slowreadingprogress Tue 14-Jul-09 18:27:27

exactly pisces; you can't stop an adult, and you shouldn't; but you can stop a child, which a 16 year old is.

As with so many things in childhood, I don't think you need to 'practice' things; you can be equipping a 16 year old to go on holiday alone without actually letting them go alone, IMHO. Not least by GIVING them that 24 months to mature and learn. It may not be much to us but in terms of development between 16 and 18 I think it is pretty big.

I do agree it's important to equip them - but there is more than one way of doing so. IMHO. I think holidays alone are for adults, not children. No child is going to be damaged by NOT be allowed to go at 16. Perfectly reasonable and acceptable to be going at 18 in my view. And as I've said you're equipping them with life skills in that time between 16 and 18 - you're not stunting their growth!

anonandlikeit Tue 14-Jul-09 18:32:30

My first holiday abroad was after o'levels (long time ago) with two friends.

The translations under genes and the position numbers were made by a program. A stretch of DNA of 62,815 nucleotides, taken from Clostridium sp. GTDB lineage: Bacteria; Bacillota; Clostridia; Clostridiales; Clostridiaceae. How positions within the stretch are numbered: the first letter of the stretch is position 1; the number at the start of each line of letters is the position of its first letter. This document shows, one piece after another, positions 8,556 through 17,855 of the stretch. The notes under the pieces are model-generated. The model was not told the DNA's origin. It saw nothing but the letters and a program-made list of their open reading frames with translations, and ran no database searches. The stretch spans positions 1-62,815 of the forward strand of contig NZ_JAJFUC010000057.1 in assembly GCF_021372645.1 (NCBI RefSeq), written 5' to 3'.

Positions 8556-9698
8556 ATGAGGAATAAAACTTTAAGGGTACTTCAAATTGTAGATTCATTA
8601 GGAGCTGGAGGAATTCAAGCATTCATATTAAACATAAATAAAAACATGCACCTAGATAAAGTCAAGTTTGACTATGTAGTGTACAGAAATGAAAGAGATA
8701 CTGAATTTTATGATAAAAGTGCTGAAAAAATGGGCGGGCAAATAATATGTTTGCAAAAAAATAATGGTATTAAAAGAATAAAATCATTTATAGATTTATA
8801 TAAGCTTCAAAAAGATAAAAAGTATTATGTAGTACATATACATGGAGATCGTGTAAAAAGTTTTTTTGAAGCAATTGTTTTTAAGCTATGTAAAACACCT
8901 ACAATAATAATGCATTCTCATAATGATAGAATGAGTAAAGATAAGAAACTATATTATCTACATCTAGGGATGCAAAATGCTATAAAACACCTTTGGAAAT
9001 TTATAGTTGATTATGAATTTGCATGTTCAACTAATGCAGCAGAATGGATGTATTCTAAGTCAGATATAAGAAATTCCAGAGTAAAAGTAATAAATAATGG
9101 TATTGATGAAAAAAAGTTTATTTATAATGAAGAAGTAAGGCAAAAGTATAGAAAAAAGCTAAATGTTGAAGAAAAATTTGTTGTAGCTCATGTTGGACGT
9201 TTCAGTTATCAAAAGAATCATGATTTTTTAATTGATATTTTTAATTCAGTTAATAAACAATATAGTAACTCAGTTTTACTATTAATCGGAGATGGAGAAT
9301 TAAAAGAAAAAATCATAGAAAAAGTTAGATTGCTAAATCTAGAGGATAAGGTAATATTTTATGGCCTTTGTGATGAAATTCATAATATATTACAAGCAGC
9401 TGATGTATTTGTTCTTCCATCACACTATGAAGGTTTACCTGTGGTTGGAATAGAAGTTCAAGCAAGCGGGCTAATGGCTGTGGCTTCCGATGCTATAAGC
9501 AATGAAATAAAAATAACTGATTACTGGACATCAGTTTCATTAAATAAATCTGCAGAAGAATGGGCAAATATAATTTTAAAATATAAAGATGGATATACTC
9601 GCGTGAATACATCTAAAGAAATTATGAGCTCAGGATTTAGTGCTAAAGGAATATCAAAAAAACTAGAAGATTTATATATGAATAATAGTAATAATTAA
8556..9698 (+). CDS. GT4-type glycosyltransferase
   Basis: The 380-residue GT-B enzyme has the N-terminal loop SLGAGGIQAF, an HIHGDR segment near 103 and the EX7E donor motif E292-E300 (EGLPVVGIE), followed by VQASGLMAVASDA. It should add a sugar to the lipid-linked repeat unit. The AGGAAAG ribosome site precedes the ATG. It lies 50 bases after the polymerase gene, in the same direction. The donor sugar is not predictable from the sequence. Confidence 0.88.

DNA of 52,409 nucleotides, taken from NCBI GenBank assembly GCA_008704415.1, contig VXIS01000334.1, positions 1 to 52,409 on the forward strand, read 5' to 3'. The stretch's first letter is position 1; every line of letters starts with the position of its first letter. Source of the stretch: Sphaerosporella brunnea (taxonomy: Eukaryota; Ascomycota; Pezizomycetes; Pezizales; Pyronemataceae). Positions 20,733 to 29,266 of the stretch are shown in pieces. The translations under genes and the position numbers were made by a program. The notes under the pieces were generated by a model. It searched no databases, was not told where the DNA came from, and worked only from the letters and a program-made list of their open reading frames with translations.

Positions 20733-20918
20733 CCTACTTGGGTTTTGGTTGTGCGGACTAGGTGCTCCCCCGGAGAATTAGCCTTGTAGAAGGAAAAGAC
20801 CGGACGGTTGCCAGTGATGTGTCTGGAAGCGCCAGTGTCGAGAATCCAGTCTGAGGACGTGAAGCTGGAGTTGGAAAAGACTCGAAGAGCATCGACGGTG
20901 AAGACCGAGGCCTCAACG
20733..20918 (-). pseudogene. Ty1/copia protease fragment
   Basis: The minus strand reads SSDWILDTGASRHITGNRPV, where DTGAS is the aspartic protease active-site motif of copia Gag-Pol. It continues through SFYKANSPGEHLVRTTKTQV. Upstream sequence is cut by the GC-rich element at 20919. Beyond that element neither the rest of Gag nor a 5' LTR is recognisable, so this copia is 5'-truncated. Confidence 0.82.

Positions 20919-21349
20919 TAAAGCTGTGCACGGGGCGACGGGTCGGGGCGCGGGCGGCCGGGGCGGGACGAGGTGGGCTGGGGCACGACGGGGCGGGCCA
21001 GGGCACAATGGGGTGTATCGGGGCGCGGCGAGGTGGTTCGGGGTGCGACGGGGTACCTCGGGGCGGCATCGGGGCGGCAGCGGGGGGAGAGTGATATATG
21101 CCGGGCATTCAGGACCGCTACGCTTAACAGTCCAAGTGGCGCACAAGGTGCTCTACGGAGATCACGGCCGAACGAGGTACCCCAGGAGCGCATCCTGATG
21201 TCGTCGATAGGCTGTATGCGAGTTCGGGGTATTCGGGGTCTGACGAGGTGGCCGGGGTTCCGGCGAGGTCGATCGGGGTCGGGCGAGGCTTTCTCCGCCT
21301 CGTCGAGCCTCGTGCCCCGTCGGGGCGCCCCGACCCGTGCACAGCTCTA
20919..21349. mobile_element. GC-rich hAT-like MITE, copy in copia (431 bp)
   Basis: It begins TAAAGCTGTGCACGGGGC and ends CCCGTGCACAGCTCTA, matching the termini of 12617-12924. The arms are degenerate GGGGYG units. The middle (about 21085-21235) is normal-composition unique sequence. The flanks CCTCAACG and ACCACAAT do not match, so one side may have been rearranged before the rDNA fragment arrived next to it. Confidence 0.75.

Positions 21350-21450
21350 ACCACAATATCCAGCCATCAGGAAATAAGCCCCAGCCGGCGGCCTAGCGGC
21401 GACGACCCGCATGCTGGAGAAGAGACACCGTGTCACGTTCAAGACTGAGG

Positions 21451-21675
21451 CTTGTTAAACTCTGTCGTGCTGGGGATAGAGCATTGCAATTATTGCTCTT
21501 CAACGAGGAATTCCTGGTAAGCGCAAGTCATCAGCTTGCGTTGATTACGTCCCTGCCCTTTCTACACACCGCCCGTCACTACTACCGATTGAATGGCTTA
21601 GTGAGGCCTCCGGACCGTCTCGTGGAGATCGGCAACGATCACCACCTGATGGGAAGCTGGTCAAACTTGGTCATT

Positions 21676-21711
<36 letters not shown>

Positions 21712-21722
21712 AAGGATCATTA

We were all 16 & got the cheepest last minute deal we could find.
I can't believe our parents let us go but we ahd a fantastic time, got very drunk, laughed loads & ahve soem great meemories.

Let them go, if you think they are reponsible enough & you knwo them best.. get them a tent & sned them off on a train somewhere, they will have fantastic time.

piscesmoon Tue 14-Jul-09 19:49:58

The reason that I love the Scouts is that they let them get these life skills. My DS was on Dartmoor at 15yrs with a tent. They were supervised, but the leaders weren't with them.
DS2 is the one that went away after GCSEs. You do have to weigh the risk. In his case he is very sensible and he only went with a small group of friends. At the start it was 20 and I wasn't happy, as I think that that sort of number leads to bravado. I liked the friends (it went down to 4 of them)and they had planned it with one of the mothers who knew the area. They went to a strictly supervised camp site. It was carefully planned and my brother lives 5 miles away and although he and SIL didn't see DS they were on hand for an emergency.